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Fushimi Inari

On a wonderful adventure to Kyoto for the holiday season, my friends and I took a trip to Fushimi Inari Shrine, most iconic for the series of bright Torii, or gates, fixated continuously along the path leading up to the top of the mountain.

            According to Wikipedia, “Inari is known for being the patron of business a place where merchants and manufacturers have traditionally worshipped Inari. Each of the torii that line the way to the shrine is donated by a Japanese business. Additionally, Inari is the god of rice.”

            First and foremost, I did not expect the hike to be as rigorous as it was. It hadn’t quite dawned on me that I would be climbing up a mountain that is 233 meters above sea level. At least I wore sneakers.

            Our group included myself, Dynasty our guide, Elysa our photographer, and Isabella - a friend from my home university. Side note – she had just completed her semester abroad in China and had spent a great deal of it hiking all over the place, so she was probably the most physically fit out of all in regards to this hiking challenge.

Fi1When we first arrived, we were all caught a little off-guard by the amount of people present. Either sides of the walkway leading up to the side entrance of the shrine were lined with food and souvenir vendors. Dynasty, having been here before, suggested that we all eat something beforehand. She could not have been more right. Our journey up the mountain required more energy than we originally thought.

Fi3As always, we performed our ceremonial cleansing before heading up. Going through the series of smaller toriis wasn’t too bad. It was a slow ascension at first, but then quickly became steep and rigorous. I was amazed at the women who climbed with infants in their hands and tall, thin heels strapped to their feet. Incredible.

By the time I reached a clearing, I was able to look out over Kyoto and see the puffy clouds and sunshine that peaked though it. It was a clear day, perfect for climbing up a mountain as notorious as this one. Unfortunately, I was surprised to know that I had only made it 1/3 of the way up. “No way,” I thought. All that work and I still had a ways to go. And so, off I continued.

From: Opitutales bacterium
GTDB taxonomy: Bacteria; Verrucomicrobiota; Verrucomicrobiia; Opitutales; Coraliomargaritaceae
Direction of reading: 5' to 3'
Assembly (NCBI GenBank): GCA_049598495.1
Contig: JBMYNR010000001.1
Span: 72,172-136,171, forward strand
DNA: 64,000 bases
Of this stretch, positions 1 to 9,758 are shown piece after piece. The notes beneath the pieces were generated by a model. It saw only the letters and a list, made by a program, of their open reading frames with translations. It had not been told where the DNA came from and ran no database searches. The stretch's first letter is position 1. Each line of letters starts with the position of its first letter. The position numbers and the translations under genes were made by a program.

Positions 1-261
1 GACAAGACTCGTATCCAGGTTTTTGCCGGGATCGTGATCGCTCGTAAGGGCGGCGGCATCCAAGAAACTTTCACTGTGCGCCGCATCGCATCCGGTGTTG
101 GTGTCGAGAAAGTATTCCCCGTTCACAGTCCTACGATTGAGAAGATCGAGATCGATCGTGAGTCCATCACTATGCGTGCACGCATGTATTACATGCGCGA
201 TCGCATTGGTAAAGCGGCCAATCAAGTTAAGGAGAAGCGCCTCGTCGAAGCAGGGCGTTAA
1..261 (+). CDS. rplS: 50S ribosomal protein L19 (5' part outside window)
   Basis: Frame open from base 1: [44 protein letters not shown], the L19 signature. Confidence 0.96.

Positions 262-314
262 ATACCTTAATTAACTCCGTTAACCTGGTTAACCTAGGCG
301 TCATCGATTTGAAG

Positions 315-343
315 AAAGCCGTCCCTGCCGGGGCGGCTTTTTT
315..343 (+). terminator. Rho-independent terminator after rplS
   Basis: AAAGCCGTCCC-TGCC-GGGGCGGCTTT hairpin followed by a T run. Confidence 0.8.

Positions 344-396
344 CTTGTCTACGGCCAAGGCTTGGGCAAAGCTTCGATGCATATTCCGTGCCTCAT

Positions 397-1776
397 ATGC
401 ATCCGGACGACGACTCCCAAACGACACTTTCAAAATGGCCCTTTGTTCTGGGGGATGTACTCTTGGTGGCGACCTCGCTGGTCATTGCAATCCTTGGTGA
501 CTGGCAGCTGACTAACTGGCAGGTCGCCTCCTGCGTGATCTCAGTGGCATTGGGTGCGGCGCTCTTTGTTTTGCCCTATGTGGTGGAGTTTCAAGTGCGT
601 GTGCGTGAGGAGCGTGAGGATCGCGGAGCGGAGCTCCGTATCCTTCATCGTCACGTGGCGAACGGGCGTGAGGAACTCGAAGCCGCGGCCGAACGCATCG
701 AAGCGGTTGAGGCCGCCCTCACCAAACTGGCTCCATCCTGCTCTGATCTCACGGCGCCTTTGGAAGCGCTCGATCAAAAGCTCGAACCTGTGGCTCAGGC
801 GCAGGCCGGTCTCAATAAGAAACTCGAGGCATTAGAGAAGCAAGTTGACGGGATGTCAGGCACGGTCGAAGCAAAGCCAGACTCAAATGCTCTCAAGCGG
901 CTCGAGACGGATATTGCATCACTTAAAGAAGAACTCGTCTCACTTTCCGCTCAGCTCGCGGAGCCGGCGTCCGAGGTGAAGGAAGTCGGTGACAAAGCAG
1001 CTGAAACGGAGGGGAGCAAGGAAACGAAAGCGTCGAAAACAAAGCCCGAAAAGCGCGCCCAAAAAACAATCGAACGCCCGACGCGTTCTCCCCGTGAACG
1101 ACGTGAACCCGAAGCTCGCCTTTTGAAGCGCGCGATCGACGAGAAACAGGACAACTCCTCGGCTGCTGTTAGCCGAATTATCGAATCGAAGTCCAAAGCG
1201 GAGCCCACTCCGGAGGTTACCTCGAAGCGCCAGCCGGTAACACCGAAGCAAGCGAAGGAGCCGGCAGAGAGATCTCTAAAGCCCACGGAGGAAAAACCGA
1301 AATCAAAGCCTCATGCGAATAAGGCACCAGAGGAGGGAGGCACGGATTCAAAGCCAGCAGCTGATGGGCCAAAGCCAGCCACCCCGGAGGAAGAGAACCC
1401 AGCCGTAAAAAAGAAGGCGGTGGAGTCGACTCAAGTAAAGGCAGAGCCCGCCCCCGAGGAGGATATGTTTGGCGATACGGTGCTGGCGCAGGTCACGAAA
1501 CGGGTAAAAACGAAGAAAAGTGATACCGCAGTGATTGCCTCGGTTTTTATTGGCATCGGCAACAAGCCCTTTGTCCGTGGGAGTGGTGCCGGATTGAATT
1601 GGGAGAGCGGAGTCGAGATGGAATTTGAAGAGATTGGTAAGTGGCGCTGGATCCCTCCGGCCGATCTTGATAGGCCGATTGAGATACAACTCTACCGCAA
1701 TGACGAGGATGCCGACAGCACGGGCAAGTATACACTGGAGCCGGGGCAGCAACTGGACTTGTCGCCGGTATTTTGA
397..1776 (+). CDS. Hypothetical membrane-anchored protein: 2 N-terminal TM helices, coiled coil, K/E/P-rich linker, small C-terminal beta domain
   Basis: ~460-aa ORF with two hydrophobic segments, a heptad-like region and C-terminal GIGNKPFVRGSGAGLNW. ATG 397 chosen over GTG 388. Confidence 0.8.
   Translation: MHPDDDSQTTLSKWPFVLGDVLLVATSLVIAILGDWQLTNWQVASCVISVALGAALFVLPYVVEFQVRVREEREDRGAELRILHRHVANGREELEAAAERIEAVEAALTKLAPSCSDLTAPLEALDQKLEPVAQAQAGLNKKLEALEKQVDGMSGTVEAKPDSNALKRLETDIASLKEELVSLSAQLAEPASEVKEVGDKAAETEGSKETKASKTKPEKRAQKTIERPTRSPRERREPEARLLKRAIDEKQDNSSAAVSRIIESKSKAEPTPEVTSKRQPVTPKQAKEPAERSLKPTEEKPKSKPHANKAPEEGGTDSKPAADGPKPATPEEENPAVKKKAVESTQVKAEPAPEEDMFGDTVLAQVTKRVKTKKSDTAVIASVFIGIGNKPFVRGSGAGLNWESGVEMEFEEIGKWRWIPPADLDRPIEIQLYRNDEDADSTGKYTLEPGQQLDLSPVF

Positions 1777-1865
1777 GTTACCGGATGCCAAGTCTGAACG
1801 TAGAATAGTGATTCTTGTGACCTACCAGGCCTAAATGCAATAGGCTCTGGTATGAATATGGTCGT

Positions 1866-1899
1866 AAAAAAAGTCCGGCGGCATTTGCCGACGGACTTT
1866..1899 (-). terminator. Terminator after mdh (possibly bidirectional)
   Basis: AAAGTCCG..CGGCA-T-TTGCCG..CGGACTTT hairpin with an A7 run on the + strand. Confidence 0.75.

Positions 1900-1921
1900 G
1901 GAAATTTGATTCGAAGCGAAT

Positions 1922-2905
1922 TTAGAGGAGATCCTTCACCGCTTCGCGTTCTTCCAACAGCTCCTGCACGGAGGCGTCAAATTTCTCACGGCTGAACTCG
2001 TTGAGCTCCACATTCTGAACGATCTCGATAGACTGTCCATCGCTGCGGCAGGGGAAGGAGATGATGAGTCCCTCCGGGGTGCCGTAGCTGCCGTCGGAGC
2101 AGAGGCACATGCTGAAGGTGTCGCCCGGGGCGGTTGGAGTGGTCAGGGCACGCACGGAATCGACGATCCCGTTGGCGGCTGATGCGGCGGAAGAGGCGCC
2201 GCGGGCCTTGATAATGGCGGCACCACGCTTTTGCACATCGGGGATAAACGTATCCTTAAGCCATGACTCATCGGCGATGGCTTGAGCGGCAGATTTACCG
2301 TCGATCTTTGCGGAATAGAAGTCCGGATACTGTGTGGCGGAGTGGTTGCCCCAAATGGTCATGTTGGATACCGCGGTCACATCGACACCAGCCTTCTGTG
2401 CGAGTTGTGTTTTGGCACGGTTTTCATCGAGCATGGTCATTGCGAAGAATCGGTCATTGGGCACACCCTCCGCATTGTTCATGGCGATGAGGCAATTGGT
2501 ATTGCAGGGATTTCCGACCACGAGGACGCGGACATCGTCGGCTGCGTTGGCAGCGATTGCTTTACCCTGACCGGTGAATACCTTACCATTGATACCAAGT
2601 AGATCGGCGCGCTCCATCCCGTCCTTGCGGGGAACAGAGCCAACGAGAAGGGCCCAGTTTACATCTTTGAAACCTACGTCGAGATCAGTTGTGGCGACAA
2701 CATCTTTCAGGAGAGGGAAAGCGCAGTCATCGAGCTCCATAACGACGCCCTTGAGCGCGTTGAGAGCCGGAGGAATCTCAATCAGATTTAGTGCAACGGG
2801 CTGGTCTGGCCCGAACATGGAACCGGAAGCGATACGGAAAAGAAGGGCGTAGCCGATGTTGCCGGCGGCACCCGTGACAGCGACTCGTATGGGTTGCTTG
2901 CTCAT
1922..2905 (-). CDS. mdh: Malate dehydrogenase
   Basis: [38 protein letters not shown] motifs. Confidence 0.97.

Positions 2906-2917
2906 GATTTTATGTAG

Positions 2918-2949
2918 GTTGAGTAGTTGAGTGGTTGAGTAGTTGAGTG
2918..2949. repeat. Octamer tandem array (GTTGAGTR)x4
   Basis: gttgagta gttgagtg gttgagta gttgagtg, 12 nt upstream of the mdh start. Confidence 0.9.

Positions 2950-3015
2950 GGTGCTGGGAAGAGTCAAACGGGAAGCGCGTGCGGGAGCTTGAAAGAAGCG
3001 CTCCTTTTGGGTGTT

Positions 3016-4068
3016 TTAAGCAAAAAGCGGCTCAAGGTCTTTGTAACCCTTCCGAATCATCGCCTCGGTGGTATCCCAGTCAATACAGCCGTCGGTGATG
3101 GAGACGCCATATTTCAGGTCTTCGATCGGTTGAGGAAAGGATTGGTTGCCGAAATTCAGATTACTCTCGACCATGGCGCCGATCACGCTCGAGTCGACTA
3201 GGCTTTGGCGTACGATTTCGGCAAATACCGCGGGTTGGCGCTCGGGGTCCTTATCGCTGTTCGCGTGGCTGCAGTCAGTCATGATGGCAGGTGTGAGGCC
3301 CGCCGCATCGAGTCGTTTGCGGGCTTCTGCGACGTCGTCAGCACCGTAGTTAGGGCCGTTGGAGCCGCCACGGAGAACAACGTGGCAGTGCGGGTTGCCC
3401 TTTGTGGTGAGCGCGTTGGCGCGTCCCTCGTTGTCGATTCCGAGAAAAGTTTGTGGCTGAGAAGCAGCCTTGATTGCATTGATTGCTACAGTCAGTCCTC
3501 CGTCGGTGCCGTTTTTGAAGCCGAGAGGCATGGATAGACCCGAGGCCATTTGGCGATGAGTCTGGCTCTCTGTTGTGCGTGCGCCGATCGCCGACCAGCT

Once you get up 1/3 of the way though, the path splits into three different directions. “This mountain is kind-of a find-your-own-adventure mountain,” Dynasty had informed us. Only now did I realize what she meant. I took the path towards the right. By now, all four of us had broken off and went at our own pace. On my way up, there were several smaller shrines that looked like they had been frequented by other hikers. Briefly, I wondered how many people visited Fushimi Inari – probably hundreds on average, I thought.

Once I got to the top, I was overwhelmed. Not because there was a breathless view or some grand shrine, but because I had actually made it to the top. There was a small shrine enclosed with, what I believe to have been, funeral pillars of some sort. I didn’t inquire. I was more concerned with praying and thanking God for having allowed me to come this far. To be honest, it was a very spiritual moment, which is the great thing about shrines and temples overall, I believe.

My way back down – I decided to take “the road less traveled by.” In other words, I went off the trail and into the woods. That was the best part of my adventure! The hike down had me shrouded by woods and greenery. I was super cautious going down the steep rocks that looked like they were part of the original path. I also met a few local travelers along the way – Elderly folk who were trekking it up with walking sticks and backpacks – they were the sweetest! The path took a lot longer than going up, and I almost got lost at some point. However, I wound up walking through stalks of bamboo that reminded me of Arashiyama’s bamboo forest, past river streams and small cottage rest stops and then all the way back to the original hiking trail where the toriis stood. The way down may have taken me 45-minutes to an hour or so.

Nevertheless, it was worth it. It was invigorating and breathtaking, and even meditative. Especially when you hike your way down alone – it can be quite peaceful.








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